Ukranian Healt Resorts

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Guideline for the tourist visiting Ukraine! 


This small town is rests in a picturesque river valley in the foothills of the East Carpathian Mountains. The valley contains perhaps the best-known health resorts in Ukraine and one of the oldest in Europe. Truskavets relies on its curative mineral waters, hospitable climate and oxygen- and ozone-rich air to draw tourists to its resorts, and it has succeeded in becoming an ideal place for rest and health improvement.

Already in the 16th century the Polish court’s doctor, Vojtseh Oczko, detected the curative properties of Truskavets’ water. He noted that its characteristics were as beneficial as those of well-known European health resorts like Rosenheim, Baden-Baden and Budapest. But Truskavets did not become a true resort until 1827, when its first water treatment center appeared. After that, city officials started actively developing the city’s infrastructure: hotels, sanatoriums, villas… These buildings are so majestic that some tourists come to Truskavets only to marvel at its architecture. One of the oldest and most interesting buildings in the city is the villa "Gopliana," which now houses the museum of the famous artist Michael Bilas.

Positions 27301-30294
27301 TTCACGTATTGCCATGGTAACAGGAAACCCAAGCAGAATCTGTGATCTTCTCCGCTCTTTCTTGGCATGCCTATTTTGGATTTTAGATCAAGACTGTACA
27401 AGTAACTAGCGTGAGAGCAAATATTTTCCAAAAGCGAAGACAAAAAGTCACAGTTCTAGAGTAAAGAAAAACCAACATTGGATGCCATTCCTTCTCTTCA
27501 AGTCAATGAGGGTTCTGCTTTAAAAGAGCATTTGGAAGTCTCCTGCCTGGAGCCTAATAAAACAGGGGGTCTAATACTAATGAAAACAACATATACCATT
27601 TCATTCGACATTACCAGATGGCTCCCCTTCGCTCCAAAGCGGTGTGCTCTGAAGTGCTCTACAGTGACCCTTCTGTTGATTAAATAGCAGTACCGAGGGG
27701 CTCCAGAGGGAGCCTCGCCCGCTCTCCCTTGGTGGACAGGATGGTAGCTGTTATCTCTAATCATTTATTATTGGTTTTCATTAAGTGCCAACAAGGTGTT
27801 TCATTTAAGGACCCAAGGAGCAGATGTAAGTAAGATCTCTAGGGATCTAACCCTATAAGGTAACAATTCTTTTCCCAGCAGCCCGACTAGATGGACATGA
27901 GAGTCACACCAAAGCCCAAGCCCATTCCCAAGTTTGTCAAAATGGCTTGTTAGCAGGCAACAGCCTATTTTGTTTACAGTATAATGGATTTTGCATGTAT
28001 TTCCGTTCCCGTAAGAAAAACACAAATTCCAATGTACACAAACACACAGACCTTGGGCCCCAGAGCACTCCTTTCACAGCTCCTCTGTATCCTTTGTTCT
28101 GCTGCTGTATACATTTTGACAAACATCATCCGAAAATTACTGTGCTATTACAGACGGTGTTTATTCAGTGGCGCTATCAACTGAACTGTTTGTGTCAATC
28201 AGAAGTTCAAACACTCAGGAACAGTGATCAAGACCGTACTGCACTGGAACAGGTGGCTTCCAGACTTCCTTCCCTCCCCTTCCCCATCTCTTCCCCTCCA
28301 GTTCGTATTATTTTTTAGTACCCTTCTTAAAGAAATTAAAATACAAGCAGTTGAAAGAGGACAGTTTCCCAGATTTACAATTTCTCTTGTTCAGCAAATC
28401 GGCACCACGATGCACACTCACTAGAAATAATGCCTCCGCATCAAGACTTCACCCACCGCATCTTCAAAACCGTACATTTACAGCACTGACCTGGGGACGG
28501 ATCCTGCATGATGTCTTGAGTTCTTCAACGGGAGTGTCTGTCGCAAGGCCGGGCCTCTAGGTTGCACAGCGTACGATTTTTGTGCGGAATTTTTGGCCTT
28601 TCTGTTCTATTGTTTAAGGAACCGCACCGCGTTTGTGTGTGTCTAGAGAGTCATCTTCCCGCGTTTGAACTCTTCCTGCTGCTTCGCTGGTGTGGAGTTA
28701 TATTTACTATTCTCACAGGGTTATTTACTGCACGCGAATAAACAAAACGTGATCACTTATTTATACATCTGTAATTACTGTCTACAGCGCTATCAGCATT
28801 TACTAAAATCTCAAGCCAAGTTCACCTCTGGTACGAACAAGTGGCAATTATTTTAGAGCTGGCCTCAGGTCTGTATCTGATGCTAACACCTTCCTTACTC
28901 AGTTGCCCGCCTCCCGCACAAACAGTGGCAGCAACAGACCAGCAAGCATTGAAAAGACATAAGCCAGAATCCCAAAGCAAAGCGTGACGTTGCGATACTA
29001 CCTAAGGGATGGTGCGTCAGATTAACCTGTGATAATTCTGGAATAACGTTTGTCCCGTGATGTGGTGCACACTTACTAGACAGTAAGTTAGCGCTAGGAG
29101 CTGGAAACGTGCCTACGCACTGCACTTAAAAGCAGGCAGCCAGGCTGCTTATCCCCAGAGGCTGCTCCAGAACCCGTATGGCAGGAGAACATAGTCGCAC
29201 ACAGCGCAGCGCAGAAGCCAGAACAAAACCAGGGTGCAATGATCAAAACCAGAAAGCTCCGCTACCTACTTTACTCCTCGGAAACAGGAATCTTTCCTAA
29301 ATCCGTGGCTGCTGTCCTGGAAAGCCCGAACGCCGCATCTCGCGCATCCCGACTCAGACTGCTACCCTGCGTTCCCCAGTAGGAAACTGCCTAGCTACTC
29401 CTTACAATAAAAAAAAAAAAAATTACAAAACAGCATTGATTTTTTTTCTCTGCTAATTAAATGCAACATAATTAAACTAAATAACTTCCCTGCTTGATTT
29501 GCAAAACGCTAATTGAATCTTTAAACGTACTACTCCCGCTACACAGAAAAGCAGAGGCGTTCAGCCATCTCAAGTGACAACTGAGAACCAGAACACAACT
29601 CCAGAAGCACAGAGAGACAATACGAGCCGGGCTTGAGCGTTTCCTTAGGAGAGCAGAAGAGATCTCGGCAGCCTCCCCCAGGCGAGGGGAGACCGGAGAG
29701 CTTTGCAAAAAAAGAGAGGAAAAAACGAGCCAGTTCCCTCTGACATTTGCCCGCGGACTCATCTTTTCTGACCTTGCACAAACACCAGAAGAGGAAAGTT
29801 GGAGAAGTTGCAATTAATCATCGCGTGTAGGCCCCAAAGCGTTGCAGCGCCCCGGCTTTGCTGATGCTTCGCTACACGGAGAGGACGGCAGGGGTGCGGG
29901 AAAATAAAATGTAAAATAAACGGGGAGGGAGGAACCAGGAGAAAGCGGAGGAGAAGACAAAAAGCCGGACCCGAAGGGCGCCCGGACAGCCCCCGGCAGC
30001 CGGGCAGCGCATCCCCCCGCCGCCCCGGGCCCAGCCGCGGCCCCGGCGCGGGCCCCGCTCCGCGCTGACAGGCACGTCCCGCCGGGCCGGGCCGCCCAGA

By late 19th century, Truskavets turned into one of the finest health resorts in Europe. People came here from Vienna, Krakow, Prague, Warsaw, and Berlin to rejuvenate their health. Its healing springs and first-rate rehabilitation centers, offering multiple treatments, are extremely popular even today, attracting up to 200,000 tourists from Ukraine and Europe annually.